Critical writing

The Guardian is still my calling card, which is weird as I haven't written for them since March 2016 (long and sorry story). I started with them as a music writer, reviewing albums and pop(-ish) gigs, became a sub-editor, then reviews editor and deputy arts editor, and finally one of their freelance arts writers specialising in music and theatre. Here's my Guardian page.

What won't come up is the stuff I commissioned as deputy arts editor: some things I'm particularly fond of are Emma John's piece tracing the making of Shunt's Tropicana; Will Oldham and Bonnie Prince Billy writing about each other; a whole series on “political theatre” (um....), of which this piece by Biyi Bandele was probably my favourite; and this absurdity in which theatre producers and architects reimagine the West End, published on the less-than-auspicious date of 7/7/2005.

I still do bits of journalist-ish writing about theatre for Run Riot, and write programme notes on commission (for instance, this for the Orange Tree Theatre). In 2014 I created and edited a magazine for LIFT.

I'm also part of Caridad Svich's editorial team for the Backpages section of Contemporary Theatre Review, which has published articles by me on Ponyboy Curtis, Greyscale, Shon Dale-Jones and more.

criticism, disrupted

Since writing a behind-the-scenes feature for the Guardian about the National's production of Every Good Boy Deserves Favour, I've been less interested in the conventional ways of previewing/reviewing theatre as though it were a product, and more interested in dialogue with the process. I like to think of it as disrupting criticism by finding out how the form of the writing can reflect or honour the form of the performance itself. I do this a lot with Exeunt: not everything works, but that's part of the experiment.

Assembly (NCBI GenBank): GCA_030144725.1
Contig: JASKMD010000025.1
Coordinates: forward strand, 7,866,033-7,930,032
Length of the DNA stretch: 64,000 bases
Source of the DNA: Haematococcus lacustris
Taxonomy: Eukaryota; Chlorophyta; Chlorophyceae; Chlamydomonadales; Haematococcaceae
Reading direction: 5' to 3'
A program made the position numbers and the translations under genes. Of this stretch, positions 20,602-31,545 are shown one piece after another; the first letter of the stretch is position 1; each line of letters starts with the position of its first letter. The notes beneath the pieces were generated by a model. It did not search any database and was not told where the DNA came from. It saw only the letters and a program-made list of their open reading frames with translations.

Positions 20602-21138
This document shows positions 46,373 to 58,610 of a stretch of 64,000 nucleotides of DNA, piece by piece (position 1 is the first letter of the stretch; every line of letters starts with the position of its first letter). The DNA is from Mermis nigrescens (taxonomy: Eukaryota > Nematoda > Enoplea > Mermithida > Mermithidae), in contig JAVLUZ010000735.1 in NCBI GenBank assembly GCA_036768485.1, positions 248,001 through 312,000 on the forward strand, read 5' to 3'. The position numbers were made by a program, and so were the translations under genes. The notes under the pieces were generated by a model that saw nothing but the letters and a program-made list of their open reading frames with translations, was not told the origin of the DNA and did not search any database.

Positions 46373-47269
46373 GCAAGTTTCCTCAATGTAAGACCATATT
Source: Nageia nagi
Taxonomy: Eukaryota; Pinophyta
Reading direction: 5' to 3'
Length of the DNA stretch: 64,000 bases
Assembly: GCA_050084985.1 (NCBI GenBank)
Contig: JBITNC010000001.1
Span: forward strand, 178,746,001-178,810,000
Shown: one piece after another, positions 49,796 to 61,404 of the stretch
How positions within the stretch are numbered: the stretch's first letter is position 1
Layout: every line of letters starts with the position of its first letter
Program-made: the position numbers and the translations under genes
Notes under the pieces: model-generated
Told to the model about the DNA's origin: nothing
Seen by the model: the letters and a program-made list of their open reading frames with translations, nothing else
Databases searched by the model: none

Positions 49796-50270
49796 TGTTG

I'm also interested in the expanding territory of direct commissions from theatre-makers and producers to interview them about or reflect on their work, and have worked with Sylvia Rimat, Paula Varjack, the In-Situ network and China Plate's This Is Tomorrow residency in this way.

I lead writing workshops, encouraging writers to look at but also beyond the formats for reviewing prevalent in mainstream media, feeding them reviews by bloggers and encouraging them to write more inventively. I've done these on the invitation of Cambridge Junction, the Collaborative Touring Network, Fuel and LIFT (a group that included Tim Bano, who now reviews for the Stage, among others; and Jessie Thompson, who now writes for the Evening Standard).

With producer Jake Orr, I've also created a workshop for the Independent Theatre Council called Get the Best from the Press, which looks at alternative routes to media coverage.

embedded” criticism

These relationships with theatre-makers, companies and festivals are more long-term, and often result in projects that sit alongside a production, telling a story of its making or opening different portals into it. Work so far includes:
  • an essay on time, for Sheila Ghelani's Rambles 3 (published in the Rambles with Nature Pocket Book);
  • a mass-observation archive of people's experiences shaping new politics in Coney's participatory show Early Days (of a Better Nation);
  • a parallel blog charting Fuel's touring research project New Theatre in Your Neighbourhood, which also advocated new approaches to audience engagement;
  • a Smash Hits-inspired diary of the making of Wild Life at Norwich & Norfolk Festival 2015;
  • a long reflection process with Unfinished Business, resulting in a lexicon of company principles and codes of practice;
  • (in the making) stories of the House Bands who perform in Unfolding Theatre's Putting the Band Back Together.
I also have critical-friend relationships with:
When I'm feeling whimsical (albeit in a rambunctious kind of way) I make hand-written, photocopied, quick-response fanzines. If you'd like a copy, please get in touch (maddy[at]welcometodialogue[dot]com).